NCAA Schools Reduce Punishments for Cannabis Use

NCAA Schools Reduce Punishments for Cannabis Use

The National College Athletic Association (NCAA), the non-profit responsible for regulating college athletics in more than twelve-hundred institutions across the United States, released a report in 2014 which revealed that cannabis was the most popular substance used among college athletes.

Over the last decade, more than one-third of the athletic programs within the Power Five conferences (ACC, Big Ten, Big 12, Pac-12, SEC) have relaxed their punishments for positive marijuana tests, according to a recent Associated Press report.

By examining the drug policies of 57 of the 65 schools, it was determined that 23 of those universities have reduced positive test penalties or created policies which allow for more positive tests before disciplinary action is taken.

The Big Ten and the Big 12 control their own drug screens, along with the school and NCAA tests already in place. The other three conferences only require their student-athletes to face drug testing through the school and NCAA, and the NCAA has cut its penalty in half for drugs considered recreational, such as marijuana.

As the public view on marijuana has continued to change as states and cities have began making cannabis legal or decriminalized, it appears that the NCAA has been taking a similar stance with its young athletes. With four states legalizing marijuana use, including Oregon and Colorado where a number of Pac-12 schools are located, lessened disciplinary actions for a positive test makes sense.

Dr. Brian Hartline, the NCAA medical chief, believes the organization should spend more time focusing on testing for performance-enhancing drugs, and allow each individual university to decide how to handle disciplinary actions for recreational substances like cannabis.

“If we’re going to test at championship events for things that are illegal, then we shouldn’t just test for pot. If there are any kids under the age of 18 smoking cigarettes, we should test for that. We certainly should be testing for alcohol for everyone under the age of 21,”

Said Hartline.

“Then we ask ourselves, ‘Where does the moral authority stop?’ I’m all for moral authority as long as there is a philosophical consistency to it.”

The conferences, as well as the NCAA, have begun to focus on making recreational drug violations more of a rehabilitative situation, rather than strictly disciplinary. They are also working to make PEDs and other substances more of a focus through testing.

ncaa-marijuana-use-infographic

Oregon WR Suspended For Marijuana Before Championship Game

Oregon WR Suspended For Marijuana Before Championship Game

darren-carrington marijuana

Just two days before the NCAA football National Championship Game between The University of Oregon and Ohio State University, Oregon’s star receiver, Darren Carrington, has been suspended after testing positive for marijuana during a mandated NCAA drug test.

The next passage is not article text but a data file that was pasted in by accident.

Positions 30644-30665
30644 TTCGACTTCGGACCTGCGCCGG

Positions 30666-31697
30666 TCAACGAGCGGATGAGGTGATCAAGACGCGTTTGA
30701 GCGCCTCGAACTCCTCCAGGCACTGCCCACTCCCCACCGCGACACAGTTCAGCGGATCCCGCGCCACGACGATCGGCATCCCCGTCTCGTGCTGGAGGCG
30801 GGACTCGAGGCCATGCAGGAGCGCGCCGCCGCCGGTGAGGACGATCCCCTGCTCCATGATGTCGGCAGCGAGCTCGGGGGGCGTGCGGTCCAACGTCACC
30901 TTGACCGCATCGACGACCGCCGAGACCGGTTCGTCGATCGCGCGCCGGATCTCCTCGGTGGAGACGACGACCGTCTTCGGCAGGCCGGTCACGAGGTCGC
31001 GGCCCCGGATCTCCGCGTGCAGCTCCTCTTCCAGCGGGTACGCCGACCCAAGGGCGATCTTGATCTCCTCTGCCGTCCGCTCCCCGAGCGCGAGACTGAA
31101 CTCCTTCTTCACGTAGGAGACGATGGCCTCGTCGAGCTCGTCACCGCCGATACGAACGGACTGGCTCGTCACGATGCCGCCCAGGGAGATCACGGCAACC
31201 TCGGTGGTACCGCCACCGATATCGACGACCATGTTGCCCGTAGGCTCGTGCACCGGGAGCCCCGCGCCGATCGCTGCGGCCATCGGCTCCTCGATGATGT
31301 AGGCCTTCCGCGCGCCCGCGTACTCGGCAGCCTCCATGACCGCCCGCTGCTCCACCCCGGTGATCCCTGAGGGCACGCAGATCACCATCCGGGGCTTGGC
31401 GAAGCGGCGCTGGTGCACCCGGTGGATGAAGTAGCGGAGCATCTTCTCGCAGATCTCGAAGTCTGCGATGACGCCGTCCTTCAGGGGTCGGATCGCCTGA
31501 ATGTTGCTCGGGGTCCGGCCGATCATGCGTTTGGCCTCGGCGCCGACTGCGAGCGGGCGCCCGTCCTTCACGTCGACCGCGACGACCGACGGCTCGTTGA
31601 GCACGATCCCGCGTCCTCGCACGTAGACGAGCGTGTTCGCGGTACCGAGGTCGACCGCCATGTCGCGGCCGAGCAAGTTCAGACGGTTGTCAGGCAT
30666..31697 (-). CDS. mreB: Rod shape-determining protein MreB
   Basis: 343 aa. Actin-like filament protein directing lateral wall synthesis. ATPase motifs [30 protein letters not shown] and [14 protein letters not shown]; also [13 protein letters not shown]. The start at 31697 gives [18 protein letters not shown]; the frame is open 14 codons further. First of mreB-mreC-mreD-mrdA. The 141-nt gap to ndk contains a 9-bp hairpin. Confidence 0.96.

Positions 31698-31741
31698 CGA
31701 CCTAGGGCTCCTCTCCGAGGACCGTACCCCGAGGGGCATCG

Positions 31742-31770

This news comes from a confidential source who spoke to the Associated Press on the condition of anonymity because of student privacy rules. Oregon’s team spokesman, Andy McNamara confirmed Harrington did not travel to Texas with the team but did not give any detail as to why.

This is becoming a reoccurring narrative. Student athletes are enticed to colleges in states where they are legally able to use marijuana, but if caught, they still face stiff athletic penalties. As we previously detailed football players are hardly the only athletes using marijuana – see the infographic detailing the others below.

Photo Credit: Zimbio

ncaa-marijuana-use-infographic

Princeton Students Lighting Up

Princeton Students Lighting Up

On Wednesday, Princeton University students got a stir when they were evacuated from their dorm rooms. A school official confirmed that over 100 students were sent scurrying from their dorms in the early morning hours after marijuana smoke triggered fire alarms.

University spokesman Martin Mbugua said that the smell of marijuana was prevalent in the music practice room in the basement of Forbes College. The sleepy-eyed students were allowed back into the dorm following the incident.

The university is the fourth oldest in the country and is consistently ranked among the best colleges in the US. With it’s prestigious Ivy League stature, we started wondering: Do smart students smoke more pot? The Discovery Channel’s team had the same question. Their answer may surprise you, watch the video.

Photo Credit: Kahwailin.com

NCAA ATHLETES MARIJUANA USE [INFOGRAPHIC]

NCAA ATHLETES MARIJUANA USE [INFOGRAPHIC]

Who knew college athletes smoke marijuana? In a report recently released by the NCAA on the substance use habits of collegiate athletes, marijuana was by far the most prevalently used. The report is not the most appealing thing to read, so we visualized the most interesting stats related to marijuana below.

ncaa-marijuana-use-infographic

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